As a leading global talent acquisition and management provider, Alexander Mann Solutions has a front row seat to the changes sweeping across workforces worldwide. With operations on every continent, a large proportion of its global workforce based on client sites, and a rapidly growing global customer base, it is imperative Alexander Mann Solutions has the technology capable of supporting its culture as it moves into new territories. Alexander Mann Solutions’ Global Director of People Capital, Ruth Smyth, spoke with us about the growth of the organization and how the business incorporated Workday to meet these evolving needs.
Throughout your career you’ve seen HR from both the client and agency sides of the fence. Could you tell us a little bit more about your background and experience?
I’ve been with Alexander Mann Solutions for nine years. Prior to that I worked client-side with PwC as part of its consulting practice. I was working with clients on aspects of HR delivery, such as the way their HR teams are organized, opportunities for shared services, and improving efficiencies. I took my first operational position with Alexander Mann Solutions in 2007 and my role has evolved across the HR function, starting with employee relations and then moving into business partnering. More recently, I have been focused on the entire people portfolio, which includes talent development, talent acquisition, business partnership, our corporate global citizenship program and, most recently, internal communications.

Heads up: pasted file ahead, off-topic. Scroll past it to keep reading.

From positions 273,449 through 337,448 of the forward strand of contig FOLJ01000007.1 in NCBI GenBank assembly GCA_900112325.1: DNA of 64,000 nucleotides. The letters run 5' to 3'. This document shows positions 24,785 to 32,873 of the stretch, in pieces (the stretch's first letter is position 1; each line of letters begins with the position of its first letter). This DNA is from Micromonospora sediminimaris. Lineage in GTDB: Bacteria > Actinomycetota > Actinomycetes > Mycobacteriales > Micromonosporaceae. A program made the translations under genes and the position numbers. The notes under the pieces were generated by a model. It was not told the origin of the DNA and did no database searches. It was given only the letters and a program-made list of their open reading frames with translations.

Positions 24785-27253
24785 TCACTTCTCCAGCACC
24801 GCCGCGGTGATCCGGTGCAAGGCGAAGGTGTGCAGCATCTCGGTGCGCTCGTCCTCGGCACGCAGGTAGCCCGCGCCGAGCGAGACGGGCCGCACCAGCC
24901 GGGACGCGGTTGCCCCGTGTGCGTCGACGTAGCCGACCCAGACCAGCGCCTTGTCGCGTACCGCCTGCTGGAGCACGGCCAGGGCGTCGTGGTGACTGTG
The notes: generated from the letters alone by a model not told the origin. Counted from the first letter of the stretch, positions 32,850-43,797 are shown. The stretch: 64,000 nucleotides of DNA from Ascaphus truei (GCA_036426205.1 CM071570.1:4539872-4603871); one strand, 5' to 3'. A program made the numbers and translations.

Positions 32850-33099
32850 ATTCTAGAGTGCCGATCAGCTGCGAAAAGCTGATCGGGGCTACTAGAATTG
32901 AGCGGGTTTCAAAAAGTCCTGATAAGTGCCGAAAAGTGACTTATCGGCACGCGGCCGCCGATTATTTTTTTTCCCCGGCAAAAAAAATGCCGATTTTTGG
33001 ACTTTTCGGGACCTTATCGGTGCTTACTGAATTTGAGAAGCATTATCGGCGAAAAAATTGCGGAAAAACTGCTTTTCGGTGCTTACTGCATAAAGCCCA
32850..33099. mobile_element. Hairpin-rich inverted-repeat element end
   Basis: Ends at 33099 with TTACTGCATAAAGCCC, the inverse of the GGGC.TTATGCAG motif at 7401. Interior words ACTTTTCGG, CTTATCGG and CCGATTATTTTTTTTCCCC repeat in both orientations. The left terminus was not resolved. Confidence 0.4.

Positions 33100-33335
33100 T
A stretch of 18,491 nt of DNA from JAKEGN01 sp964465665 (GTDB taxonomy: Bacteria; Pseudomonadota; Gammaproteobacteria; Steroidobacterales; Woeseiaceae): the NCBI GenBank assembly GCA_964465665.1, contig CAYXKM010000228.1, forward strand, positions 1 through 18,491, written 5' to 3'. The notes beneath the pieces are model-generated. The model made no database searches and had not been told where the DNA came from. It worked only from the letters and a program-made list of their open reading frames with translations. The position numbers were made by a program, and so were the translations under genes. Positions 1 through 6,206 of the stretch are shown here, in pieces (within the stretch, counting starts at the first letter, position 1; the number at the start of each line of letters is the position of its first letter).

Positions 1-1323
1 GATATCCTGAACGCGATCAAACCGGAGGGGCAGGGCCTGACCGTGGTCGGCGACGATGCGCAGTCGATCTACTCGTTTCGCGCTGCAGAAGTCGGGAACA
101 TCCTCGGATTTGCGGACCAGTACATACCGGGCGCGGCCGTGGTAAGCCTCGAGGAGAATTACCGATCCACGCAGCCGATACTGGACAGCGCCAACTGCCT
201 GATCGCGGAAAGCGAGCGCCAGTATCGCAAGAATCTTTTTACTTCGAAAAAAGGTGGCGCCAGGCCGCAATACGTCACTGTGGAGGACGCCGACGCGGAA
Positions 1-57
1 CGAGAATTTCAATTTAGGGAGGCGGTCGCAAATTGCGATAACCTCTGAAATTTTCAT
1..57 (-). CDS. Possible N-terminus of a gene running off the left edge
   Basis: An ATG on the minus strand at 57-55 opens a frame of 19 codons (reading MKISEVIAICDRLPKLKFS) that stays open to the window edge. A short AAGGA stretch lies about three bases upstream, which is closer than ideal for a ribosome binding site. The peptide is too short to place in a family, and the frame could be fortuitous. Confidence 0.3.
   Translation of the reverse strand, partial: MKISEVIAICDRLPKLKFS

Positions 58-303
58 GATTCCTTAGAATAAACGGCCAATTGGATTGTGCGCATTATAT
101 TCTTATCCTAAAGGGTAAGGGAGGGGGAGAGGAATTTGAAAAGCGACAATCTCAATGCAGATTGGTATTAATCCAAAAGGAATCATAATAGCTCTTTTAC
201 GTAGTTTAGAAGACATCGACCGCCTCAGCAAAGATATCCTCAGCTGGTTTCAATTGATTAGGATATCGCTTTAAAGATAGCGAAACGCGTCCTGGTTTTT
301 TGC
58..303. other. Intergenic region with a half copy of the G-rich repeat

“The market for talent acquisition and management can be volatile—it’s the nature of the beast.”
Can you talk us through some of the major challenges Alexander Mann Solutions faces from both a business and an HR perspective?
We have a globally dispersed workforce of more than 3,000 employees, with presence in over 80 countries. We have grown organically, and our employee populations vary depending on our presence in each country.
When you consider those two things together, against the fact that less than a third of our people sit in an Alexander Mann Solutions office and that another third are remote workers, there is a real challenge in terms of creating and maintaining our corporate culture. How do we make sure all employees feel part of the business, and are aligned to the values and strategy wherever they may be? This is one of the key features of our people strategy, and how we continually engage our people is probably the hardest challenge we face.